By way of brief summary and in accordance with various exemplary embodiments, an exemplary round trip time appliance (RTT_APP) can be provided that provides accurate and rapid localization of a station (STA) or that assists in improving existing localization measurements or estimates. The RTT_APP, by providing a limited number of dedicated functions and a uniform processing delay, avoids many of the above noted issues, particularly those related to extensive processing needed to develop estimates for AP based processing delays. The RTT_APP can, for example, be configured to send ACKs in response to directed RTT measurement packets with no other processing functionality being implemented. The RTT_APP can be additionally configured to send beacons if necessary for delivering information about the network. The RTT_APP can operate on any one of, or a combination of multiple bands such as, for example, Wi-Fi 802.11 bands or the like. The RTT_APP may support configuration to allow delivery of URIs for delivering network geometry or maps.
 In accordance with various exemplary embodiments, the RTT_APP has an advantageously low size, low cost and low power and requires less hardware and software functionality than general-purpose access points. The RTT_APP need not support typical AP features such as routing, switching, bridging and the like and does not need extra ports such as Ethernet, WAN, USB ports or the like. The RTT_APP need not support the advanced software configuration required to enable different topologies, security profiles, VLANs and the like. The exemplary RTT_APP allows the deployment of indoor positioning by replacing, or complementing existing infrastructure that may not be deployed in a manner well suited for localization. While the RTT_APP is capable of sending occasional beacon signals, since the RTT_APP is primarily configured to respond to RTT measurement requests, operation can be extended for long periods of time on, for example, battery power, in a manner much more effectively than a conventional AP. Thus, an RTT_APP can be deployed where mainline power sources are not available. As will be further described herein below, the RTT_APP can provide all of the above noted and additional advantages in a manner not previously contemplated.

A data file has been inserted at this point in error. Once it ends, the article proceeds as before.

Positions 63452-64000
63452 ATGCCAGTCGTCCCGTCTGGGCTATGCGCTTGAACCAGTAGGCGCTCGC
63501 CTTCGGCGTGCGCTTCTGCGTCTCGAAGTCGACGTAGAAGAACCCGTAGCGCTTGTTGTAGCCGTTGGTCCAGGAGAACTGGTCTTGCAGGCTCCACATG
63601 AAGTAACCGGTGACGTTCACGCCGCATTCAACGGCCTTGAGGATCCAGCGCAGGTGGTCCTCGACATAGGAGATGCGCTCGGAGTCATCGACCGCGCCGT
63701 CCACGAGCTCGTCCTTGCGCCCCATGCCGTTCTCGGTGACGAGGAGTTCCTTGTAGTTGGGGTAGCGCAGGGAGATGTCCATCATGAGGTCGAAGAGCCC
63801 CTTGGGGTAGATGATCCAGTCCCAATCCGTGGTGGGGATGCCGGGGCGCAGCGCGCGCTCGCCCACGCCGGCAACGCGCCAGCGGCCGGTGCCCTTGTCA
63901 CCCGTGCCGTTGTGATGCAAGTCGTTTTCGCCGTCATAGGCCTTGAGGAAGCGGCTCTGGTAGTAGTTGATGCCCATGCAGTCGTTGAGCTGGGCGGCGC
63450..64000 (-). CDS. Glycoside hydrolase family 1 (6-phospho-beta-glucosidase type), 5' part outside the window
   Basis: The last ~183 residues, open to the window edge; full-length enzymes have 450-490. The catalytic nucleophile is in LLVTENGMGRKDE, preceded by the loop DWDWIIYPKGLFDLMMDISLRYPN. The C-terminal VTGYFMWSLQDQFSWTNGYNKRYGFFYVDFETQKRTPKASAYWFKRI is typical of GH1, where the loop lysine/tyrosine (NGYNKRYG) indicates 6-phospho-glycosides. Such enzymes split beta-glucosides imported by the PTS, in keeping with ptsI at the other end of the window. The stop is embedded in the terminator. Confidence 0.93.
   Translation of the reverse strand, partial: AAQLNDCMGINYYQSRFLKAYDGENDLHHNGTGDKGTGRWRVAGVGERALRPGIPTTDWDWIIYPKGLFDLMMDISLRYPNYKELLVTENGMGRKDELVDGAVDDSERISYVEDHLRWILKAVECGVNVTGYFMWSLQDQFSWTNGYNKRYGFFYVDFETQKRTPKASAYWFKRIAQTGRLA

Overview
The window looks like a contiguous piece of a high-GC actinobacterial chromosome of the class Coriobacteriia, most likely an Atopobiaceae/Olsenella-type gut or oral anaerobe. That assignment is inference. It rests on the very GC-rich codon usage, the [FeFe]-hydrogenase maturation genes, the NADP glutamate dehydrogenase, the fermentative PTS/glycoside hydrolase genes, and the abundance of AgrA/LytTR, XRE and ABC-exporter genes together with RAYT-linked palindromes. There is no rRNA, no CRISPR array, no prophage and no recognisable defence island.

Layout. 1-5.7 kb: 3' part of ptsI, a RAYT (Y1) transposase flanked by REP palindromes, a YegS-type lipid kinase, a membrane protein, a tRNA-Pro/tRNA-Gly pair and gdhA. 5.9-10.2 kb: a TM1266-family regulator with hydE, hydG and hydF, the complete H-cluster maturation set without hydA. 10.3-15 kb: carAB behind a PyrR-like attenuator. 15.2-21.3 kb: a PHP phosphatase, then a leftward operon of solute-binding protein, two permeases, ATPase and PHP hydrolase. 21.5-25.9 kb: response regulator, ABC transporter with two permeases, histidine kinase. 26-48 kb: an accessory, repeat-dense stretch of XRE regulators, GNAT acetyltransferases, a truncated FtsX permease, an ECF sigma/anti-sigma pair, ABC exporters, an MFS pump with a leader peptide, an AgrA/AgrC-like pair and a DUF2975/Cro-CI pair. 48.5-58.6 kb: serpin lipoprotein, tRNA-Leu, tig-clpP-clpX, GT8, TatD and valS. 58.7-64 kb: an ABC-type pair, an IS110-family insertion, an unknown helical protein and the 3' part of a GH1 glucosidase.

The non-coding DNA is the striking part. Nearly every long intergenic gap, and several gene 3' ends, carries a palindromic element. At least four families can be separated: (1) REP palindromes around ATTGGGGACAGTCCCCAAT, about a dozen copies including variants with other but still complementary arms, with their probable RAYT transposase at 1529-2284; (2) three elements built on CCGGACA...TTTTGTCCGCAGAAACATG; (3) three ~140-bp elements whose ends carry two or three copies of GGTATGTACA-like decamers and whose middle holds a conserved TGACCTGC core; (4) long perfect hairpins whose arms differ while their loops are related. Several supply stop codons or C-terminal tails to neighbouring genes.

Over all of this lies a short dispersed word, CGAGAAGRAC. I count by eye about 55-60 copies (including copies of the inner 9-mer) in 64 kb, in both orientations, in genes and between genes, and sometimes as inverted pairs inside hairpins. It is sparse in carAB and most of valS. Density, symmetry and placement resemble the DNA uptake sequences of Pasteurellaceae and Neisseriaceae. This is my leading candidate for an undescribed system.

FIG. 1 is a diagram of an exemplary operating environment 100 for a STA1 108. Embodiments of the invention are directed to a RTT_APP that can assist STA1 108 to determine its position based upon round trip time (RTT) measurements where processing delays introduced by wireless access points can be minimized or eliminated. It will be appreciated that various embodiments address disadvantages associated with variations in the processing delays among different access points. In addition to static differences in the processing delays among access points, the variations may change over time due to load conditions and the like. Since positioning accuracy may be compromised by the differences in processing delay the need arises for eliminating variable processing delays.